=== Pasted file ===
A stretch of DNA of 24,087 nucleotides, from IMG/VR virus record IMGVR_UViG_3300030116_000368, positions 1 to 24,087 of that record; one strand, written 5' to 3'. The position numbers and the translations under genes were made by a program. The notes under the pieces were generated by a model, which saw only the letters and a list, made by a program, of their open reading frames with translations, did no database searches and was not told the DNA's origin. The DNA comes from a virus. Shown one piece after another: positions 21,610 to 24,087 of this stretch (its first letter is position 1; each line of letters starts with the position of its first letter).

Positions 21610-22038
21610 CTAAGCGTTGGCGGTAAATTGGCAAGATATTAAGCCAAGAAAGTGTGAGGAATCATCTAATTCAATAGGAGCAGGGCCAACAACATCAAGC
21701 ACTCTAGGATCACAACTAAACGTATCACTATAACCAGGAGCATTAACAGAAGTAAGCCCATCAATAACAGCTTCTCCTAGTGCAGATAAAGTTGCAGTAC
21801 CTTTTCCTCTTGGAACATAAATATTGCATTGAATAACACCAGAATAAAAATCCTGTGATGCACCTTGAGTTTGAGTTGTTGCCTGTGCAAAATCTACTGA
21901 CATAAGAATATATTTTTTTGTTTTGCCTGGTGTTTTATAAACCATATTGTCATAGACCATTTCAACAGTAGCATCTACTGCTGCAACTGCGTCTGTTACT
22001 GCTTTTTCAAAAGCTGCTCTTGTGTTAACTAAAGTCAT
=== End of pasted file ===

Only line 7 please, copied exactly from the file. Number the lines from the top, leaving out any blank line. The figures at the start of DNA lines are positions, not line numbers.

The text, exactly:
22001 GCTTTTTCAAAAGCTGCTCTTGTGTTAACTAAAGTCAT